We took holidays at the end of August this year, believing it would have made our summer feel longer, stretching it further into early September. We are going to Sicily for two weeks (!), and I can hardly contain the excitement. In the meantime, though, as we roll out of one working week into another, I live with the uncomfortable feeling that summer is slipping through my fingers – too fast, too soon.
I have been resonating a lot with Molly’s thoughts on feeling busy. Being shut in a cubicle while summer is exploding outside makes me feel like I’m missing out on the best things in life – picking berries, baking pies, watching clouds, sleeping in the sun, swimming in the ocean and eating lots of grilled fish, to name a few. Days are so long and (mostly) beautiful here finally that I ache to be outdoors. I blame it on my lack of vitamin D.
What do you do with day-old bread? Do you throw it away (I hope not), or perhaps freeze it? Maybe pulse it into breadcrumbs, or fry into fluffy French toast? Do you make croutons for soups and salads? I do all these things, but perhaps my favourite way to use stale bread is in Tuscan bread salad, or panzanella.
I suspect that each Italian household has a favourite way of making this salad. Rather than a recipe, then, the process of making panzanella follows a few simple rules. The most important thing for the success of panzanella is, first of all, the type of bread. The best for the scope would be unsalted Tuscan bread, as it holds its shape wonderfully after soaking, becoming wet but not soggy; though any good sourdough would do just fine.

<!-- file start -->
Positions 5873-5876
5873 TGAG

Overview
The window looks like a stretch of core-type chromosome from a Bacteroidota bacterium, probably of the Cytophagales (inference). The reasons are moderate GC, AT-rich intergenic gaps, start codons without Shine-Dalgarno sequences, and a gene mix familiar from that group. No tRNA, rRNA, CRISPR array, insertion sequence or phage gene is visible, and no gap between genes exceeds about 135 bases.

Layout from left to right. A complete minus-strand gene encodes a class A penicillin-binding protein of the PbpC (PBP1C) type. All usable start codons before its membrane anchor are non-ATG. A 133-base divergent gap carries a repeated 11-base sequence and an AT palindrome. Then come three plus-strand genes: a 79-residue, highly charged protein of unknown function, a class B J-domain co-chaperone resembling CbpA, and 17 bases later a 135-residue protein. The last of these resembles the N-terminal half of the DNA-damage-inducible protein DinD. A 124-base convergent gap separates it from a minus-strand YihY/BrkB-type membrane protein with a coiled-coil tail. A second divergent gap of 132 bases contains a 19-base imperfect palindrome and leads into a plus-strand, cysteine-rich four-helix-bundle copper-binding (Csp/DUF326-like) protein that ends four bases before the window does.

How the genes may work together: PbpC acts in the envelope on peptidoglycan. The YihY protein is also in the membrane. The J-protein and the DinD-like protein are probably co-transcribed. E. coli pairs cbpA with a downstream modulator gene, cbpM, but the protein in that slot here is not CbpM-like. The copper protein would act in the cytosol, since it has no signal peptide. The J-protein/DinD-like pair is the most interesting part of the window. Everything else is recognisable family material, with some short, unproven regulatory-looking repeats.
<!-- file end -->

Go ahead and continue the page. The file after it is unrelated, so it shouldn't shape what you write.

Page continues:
To soak the bread, good wine vinegar and extra virgin olive oil are required – the oil for flavour and the vinegar to add a pleasant acidic note to the salad. Finally, the vegetables. In origin, before the advent of tomatoes, these only counted sliced onion, cucumber, torn basil, and other herbs such as wild rocket and purslane (as reported by Emiko). Tomatoes made their way into this salad in recent times only, though quickly gaining the role of key ingredient.
We came back from what was supposed to be a relaxing weekend escapade to Paris but rather turned into a stressful couple of days. It was snowy. Very snowy indeed, making Paris all white and magical for a few hours, and then a complete disaster. A layer of dirty slushy was covering all the sidewalks and roads, from Rue de Rivoli to Place d’Italie, melting into muddy, ice-cold puddles.
Long queues awaited us at every step, from the ticket machine at Gare du Nord to the Starbucks in Boulevard de Strasbourg. Also, we somehow managed to get treated rudely by everybody: from the manager of the Vietnamese restaurant, who stripped the bowl still containing some delicious Pho from my hands; to the waiter at the wine bar near Canal Saint Martin, who almost killed me when I asked whether we could have the cheese and bread while we were waiting for our main (‘It will be a while’, he said, and well, I was starving).
Anyway, thumbs up for the Edward Hopper Exhibit, which was the main purpose of our trip, and for the out-of-this-world bread and pastry experience at Du Pain et Des Idées, a bakery (the bakery, the best bakery in Paris, and arguably in the world), near République, which was luckily right in front of our Airbnb. Also, for the many natural wines drank, and for a romantic stroll under a cotton-soft snow.